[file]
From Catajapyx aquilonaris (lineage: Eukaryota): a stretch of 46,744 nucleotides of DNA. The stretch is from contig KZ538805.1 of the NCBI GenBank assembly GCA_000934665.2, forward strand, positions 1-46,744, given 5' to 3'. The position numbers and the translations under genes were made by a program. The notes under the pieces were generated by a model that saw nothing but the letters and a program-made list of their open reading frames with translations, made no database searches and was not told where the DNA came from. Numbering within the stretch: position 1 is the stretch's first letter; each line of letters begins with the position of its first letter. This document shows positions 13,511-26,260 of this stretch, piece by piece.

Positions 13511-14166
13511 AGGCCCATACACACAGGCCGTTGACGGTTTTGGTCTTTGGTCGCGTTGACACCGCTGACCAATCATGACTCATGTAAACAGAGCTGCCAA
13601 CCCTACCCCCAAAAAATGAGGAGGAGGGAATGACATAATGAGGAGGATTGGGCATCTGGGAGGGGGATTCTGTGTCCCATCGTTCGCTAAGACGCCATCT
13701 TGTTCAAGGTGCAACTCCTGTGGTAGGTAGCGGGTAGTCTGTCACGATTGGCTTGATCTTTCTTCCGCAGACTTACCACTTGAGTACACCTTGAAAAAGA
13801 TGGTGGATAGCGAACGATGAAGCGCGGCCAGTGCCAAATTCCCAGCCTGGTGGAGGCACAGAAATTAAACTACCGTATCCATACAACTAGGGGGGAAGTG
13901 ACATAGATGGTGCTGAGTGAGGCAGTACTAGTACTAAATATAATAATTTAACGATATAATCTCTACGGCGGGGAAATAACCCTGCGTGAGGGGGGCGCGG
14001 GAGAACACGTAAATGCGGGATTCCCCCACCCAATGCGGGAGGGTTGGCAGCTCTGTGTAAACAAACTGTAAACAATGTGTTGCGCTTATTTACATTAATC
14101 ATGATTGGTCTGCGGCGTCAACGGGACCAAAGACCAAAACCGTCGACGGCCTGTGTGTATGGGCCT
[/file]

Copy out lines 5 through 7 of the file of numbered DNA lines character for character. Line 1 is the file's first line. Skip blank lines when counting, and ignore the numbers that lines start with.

13701 TGTTCAAGGTGCAACTCCTGTGGTAGGTAGCGGGTAGTCTGTCACGATTGGCTTGATCTTTCTTCCGCAGACTTACCACTTGAGTACACCTTGAAAAAGA
13801 TGGTGGATAGCGAACGATGAAGCGCGGCCAGTGCCAAATTCCCAGCCTGGTGGAGGCACAGAAATTAAACTACCGTATCCATACAACTAGGGGGGAAGTG
13901 ACATAGATGGTGCTGAGTGAGGCAGTACTAGTACTAAATATAATAATTTAACGATATAATCTCTACGGCGGGGAAATAACCCTGCGTGAGGGGGGCGCGG